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Old 06-03-2016, 11:01 AM   #21
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I'm intrigued by the orange anchors that ERD50 cited. The soil here is heavy clay, so I wonder how difficult they'd be to install? ...
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Clay soil here too (but probably not 'hard clay'), and they went in very easy for me. You can slip a long rod (I think I used a jack handle) through that loop, and they screw right in. Getting the soil moist might help in rock-hard dry clay.

From the reviews, seems the only problem people have is hitting a rock. Unless the rock is very big, just reinserting at a slight angle should be enough to get the point to push the rock out of the way, or move around it.

Note that the loop handle folds flat so a lawn mower won't hit it, yet flips up to tie to, or to help get them installed/removed.

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Old 06-03-2016, 12:05 PM   #22
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Survey grade GPS is, consumer grade is not. Our survey grade was capable of navigating to the head of a nail.....
I concede that you are right but out of 100 posters on this forum how many would have, or have access to a survey grade GPS? My guess is less than one.

Also, from my discussion with my surveyor even the survey grade GPS is not accurate unless there is clear sky above so it is next to useless in the woods or in our situation where the line is adjacent to a large maple tree and next to a cedar hedge. In an open space like you might have for road construction I can see it would be useful.
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Old 06-03-2016, 12:10 PM   #23
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If you truly know where the line is (and it sounds like you do), you would be well withing your rights to ask him to move it. If he refuses, you would be well within your right to remove it and pitch it onto his lot.... so you can tell him that if he doesn't move it by x date that you will remove the portion that encroaches on your property and return it to him... where would he like you to put it? No lawyer required... if it comes to that insist that in addition to remedying the problem that he pay your attorney and court fees.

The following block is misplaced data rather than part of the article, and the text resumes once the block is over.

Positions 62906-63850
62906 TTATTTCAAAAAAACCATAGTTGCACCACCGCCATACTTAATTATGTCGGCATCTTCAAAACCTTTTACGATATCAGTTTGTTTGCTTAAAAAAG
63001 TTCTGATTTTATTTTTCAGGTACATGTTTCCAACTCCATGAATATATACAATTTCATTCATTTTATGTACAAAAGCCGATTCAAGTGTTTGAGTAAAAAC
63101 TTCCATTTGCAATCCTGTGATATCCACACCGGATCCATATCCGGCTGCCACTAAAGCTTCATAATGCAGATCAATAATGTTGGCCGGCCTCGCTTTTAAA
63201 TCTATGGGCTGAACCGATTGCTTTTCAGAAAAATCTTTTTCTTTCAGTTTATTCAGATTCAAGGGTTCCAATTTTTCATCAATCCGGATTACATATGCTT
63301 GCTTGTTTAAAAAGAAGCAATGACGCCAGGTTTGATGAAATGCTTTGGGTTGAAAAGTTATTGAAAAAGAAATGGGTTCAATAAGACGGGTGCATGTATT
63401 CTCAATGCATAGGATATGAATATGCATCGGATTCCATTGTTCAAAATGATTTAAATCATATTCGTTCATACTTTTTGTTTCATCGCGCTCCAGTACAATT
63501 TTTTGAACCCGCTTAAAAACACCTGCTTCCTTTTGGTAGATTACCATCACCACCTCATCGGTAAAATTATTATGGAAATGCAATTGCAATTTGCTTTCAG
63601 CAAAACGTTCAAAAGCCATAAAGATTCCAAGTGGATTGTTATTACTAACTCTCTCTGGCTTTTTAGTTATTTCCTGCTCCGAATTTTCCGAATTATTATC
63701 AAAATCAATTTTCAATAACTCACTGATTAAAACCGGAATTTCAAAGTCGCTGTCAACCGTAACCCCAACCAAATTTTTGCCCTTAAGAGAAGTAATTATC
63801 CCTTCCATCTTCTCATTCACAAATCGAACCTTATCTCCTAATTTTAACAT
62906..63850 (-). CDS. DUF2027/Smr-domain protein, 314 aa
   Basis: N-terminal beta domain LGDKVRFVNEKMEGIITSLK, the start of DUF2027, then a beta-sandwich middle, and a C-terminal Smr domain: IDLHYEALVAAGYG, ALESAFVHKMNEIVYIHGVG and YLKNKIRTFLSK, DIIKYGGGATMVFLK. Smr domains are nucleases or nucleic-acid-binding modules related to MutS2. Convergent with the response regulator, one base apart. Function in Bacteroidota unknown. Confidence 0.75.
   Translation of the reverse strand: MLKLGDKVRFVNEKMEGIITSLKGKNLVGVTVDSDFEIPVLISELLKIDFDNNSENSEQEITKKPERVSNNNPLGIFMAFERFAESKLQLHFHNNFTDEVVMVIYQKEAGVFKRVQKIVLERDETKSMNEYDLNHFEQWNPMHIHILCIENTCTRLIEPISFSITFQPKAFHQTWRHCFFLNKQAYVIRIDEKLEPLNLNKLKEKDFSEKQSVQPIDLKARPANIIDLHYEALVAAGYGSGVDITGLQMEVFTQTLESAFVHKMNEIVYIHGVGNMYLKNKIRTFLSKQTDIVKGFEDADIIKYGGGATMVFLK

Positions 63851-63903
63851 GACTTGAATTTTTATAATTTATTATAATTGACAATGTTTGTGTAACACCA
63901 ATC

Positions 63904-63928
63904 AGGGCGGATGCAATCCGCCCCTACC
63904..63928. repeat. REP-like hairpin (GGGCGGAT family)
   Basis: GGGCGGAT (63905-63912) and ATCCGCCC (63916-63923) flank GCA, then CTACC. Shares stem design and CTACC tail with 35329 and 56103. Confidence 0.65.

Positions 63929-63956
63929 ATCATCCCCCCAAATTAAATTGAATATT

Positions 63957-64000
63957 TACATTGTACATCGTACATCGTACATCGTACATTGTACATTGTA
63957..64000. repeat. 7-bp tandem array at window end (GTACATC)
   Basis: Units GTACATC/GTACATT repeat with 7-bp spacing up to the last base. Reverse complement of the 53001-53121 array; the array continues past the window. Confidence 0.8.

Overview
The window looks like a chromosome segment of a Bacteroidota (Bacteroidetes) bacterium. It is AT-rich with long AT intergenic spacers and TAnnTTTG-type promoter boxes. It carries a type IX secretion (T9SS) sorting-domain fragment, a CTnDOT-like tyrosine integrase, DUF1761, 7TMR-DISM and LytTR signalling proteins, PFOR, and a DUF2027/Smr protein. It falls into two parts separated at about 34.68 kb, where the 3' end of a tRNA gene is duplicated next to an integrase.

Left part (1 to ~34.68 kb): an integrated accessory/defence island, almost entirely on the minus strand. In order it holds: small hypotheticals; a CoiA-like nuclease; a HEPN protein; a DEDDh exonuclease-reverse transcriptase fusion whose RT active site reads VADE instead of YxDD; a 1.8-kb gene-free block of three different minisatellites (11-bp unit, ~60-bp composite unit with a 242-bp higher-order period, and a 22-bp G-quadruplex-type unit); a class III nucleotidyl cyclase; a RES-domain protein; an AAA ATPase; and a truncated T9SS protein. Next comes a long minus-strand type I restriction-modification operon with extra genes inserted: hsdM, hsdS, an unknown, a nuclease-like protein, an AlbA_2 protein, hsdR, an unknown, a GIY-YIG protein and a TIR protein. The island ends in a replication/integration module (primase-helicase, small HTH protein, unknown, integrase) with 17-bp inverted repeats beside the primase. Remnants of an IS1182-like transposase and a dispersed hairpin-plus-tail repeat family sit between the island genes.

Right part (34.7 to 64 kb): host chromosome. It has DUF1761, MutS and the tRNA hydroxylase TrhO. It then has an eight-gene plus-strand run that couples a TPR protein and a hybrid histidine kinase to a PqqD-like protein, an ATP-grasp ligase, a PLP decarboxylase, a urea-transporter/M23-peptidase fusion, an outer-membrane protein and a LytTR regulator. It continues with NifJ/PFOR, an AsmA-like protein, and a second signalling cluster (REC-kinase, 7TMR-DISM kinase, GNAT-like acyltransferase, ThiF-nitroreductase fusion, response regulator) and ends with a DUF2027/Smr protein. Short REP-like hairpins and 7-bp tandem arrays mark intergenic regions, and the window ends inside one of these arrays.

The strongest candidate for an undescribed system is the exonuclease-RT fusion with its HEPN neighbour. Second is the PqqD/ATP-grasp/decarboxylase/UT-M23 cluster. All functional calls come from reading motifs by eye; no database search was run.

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Old 06-03-2016, 01:01 PM   #24
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I have six pins for an irregular lot. Four at the back boundary are concrete. Two at the front were set by my surveyor 25 years ago.
Last year a new neighbor, before settlement, started to tell me where the fence was going. She was off by two feet. Would not 'listen as I pointed out the marker with yellow cap. After their survey, fence went up maybe 6 inches short of their line. I guess she learned something.
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Old 06-03-2016, 01:24 PM   #25
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Also, from my discussion with my surveyor even the survey grade GPS is not accurate unless there is clear sky above so it is next to useless in the woods or in our situation where the line is adjacent to a large maple tree and next to a cedar hedge. In an open space like you might have for road construction I can see it would be useful.
Your surveyor is essentially correct. Next to useless in dense woods. But we would have no problem getting an accurate position adjacent to a large tree or cedar hedge.

I don't know if the system we used is available nation wide, but our system is a Trimble VRS. Uses US satellites and Russian Glonass, plus a data link to nearby continuously operating reference stations. So it's getting GPS data from roughly 3 times as many sources as conventional GPS. Can only be used where there is a good cell signal and within the range of the VRS system. It doesn't need much of a window overhead in order to get a good fix, and observation time is a few seconds.

Another possibility - opus static gps solutions, where you run the GPS in static mode on a tripod for 15 minutes - 48 hours and the data file is merged with a government GPS file for the same time frame. Accuracy about an inch. No VRS system or cell data link required. All post processed. Need a bigger window overhead for this option - no Glonass satellites used.

So if I were to go through the trouble of getting GPS coordinates on property stakes, I'd go with one of the above methods. But I'd have to go through it all again when I went to find the stakes. Far easier to just measure a few distances from the stakes to some fixed points - house corners, trees, fences, etc when surveying a single lot. But we normally had GPS coordinates on all of our stakes on projects with more than 10-20 stakes, such as highways, pipelines, entire subdivisions.
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Old 06-03-2016, 02:10 PM   #26